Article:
The feud in Bangladesh between Prime Minister Sheikh Hasina and Mohammed Yunus, the founder of the microloan-making Grameen Bank and a winner of the Nobel Peace Prize, is being portrayed as a modern-day replay of the famous battle between the wicked Kauravas and the virtuous Pandavas in the Indian epic, the Mahabharata.
The suggestion is that a vindictive prime minister is playing politics in punishing the saintly Yunus, the man who pioneered microfinance, for having threatened to enter politics. Sheikh Hasina is even being compared to Russia's Vladimir Putin in his campaign against the oligarch Mikhail Khodorkovsky.
But the Grameen case is more complicated, and carries a moral contrary to what Yunus's well-managed public-relations campaign suggests.
First, Sheikh Hasina is no ordinary politician. She is the daughter of the first president of Bangladesh, Sheikh Mujibur Rahman, a charismatic leader often described as the Father of the Nation, who was assassinated in August 1975 by the army.
Hasina won office in 2009 after a landslide victory in an election that was free from fraud. She is also one of the few women to have gained the premiership not by inheriting it, but in her own right, long after her parents and some of her siblings were murdered. Sheikh Hasina escaped the massacre of her family only because she was in Germany at the time. Over many years, she patiently worked her way back into, and to the top of, Bangladeshi politics.
Moreover, Sheikh Hasina has gained political power at the polls in an Islamic country, which is no mean feat for a woman. By getting the US to side with Yunus against the Bangladeshi prime minister, Secretary of State Hillary Clinton seems guilty of arrogantly intervening in the domestic affairs of a friendly, democratic government – in direct contradiction of President Barack Obama's preferred modus operandi.
Second, many of those now discounting Sheikh Hasina's credentials are guilty of inflating those of Yunus. Consider the frequent refrain that Yunus is the “pioneer” of the microfinance movement. In fact, the true pioneer of microfinance is a remarkable woman from Ahmedabad, India (where Mahatma Gandhi had his ashram), Ela Bhatt, a follower of Gandhi who established SEWA (Self-Employed Women's Association) as a bank in April 1974, two years before Yunus founded his Grameen Bank Project in Jobra, Bangladesh.
Throughout its existence, SEWA has been regulated by India's central bank, the Reserve Bank of India, staying strictly within the law and seeking no special dispensations. Unlike the Grameen Bank, it has received no foreign money (such as the grant of $100 million from Norway, the handling of which led to the initial charges of malfeasance against Yunus), and it has distributed dividends of 9-12% annually each year since its founding. Yunus is suspected of covering up losses at Grameen with huge sums of money from abroad, whereas SEWA has demonstrated that poor, self-employed women can own and run a financial body in a self-sustained fashion without external largesse.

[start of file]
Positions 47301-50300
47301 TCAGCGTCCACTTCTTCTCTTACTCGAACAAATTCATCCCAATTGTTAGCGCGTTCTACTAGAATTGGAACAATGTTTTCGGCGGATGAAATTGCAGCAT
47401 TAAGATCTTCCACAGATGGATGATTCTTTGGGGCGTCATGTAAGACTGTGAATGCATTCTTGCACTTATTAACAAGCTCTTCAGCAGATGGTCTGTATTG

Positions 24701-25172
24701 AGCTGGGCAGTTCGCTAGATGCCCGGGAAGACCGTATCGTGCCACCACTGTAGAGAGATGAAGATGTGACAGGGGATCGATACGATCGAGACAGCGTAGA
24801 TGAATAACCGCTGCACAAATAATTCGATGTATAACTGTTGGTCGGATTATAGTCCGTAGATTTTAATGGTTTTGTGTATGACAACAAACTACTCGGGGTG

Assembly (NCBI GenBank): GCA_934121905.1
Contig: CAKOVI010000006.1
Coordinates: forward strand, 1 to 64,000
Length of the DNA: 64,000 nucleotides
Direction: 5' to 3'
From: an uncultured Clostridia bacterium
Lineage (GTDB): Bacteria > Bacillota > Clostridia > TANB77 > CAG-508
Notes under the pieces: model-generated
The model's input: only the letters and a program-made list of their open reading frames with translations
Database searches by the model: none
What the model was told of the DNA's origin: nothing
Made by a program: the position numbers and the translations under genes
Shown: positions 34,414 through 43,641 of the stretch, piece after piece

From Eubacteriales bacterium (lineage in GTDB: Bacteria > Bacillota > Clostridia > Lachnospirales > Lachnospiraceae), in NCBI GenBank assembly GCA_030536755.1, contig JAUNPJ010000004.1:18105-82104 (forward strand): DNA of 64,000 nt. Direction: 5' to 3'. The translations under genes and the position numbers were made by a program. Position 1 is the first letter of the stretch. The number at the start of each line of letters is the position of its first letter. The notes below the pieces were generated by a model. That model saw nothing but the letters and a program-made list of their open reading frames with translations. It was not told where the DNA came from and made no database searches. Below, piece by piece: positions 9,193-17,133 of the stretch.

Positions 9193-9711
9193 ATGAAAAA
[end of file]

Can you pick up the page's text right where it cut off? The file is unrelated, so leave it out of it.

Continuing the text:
Third, many Bangladeshis, jealous of the independence they secured in the crucible of the Pakistani army's genocide in East Pakistan 40 years ago, resent the vast influx of foreign money, which has turned Grameen and Yunus almost into a rival to the democratically elected government, a phenomenon that no government would tolerate. Indeed, Clinton's intervention in the feud between Yunus and the Sheikh Hasina highlights the danger of foreign influence in Bangladesh's internal affairs.
Finally, there is the issue of microfinance itself. Microlending is certainly a useful supplement to tested anti-poverty policy instruments – and one that pays an extra dividend insofar as it aids women. But the fact is that India's massive economic reforms, which began in earnest in 1991, have had a far greater impact on poverty, and indeed on the incomes of several disadvantaged groups, including women. This has been amply documented by recent empirical studies, which have shown that earlier assertions to the contrary were wrong.
By contrast, Bangladesh has not experienced anything like India's acceleration in economic growth. As Sheikh Hasina has seemed to appreciate since returning to office two years ago, Bangladesh has for decades been handicapped by doctrines that undermine growth. Unfortunately, Bangladesh's most influential economists, and hence the country's policies, remain mired in the growth-killing socialist economics that they learned at Cambridge and the London School of Economics a half-century ago.
Ela Bhatt's SEWA adds to the huge benefits to the poor and underprivileged that a reformed macroeconomic policy framework has brought to India. By contrast, Yunus's Grameen Bank puts at best a microeconomic finger in the leaky dyke of Bangladesh's largely unreformed macroeconomic policies. Can we hope that the Grameen affair will be a prelude to the fight for the liberal reforms that will transform the Bangladeshi economy?
Jagdish Bhagwati is University Professor of Economics and Law at Columbia University and Senior Fellow in International Economics at the Council on Foreign Relations.
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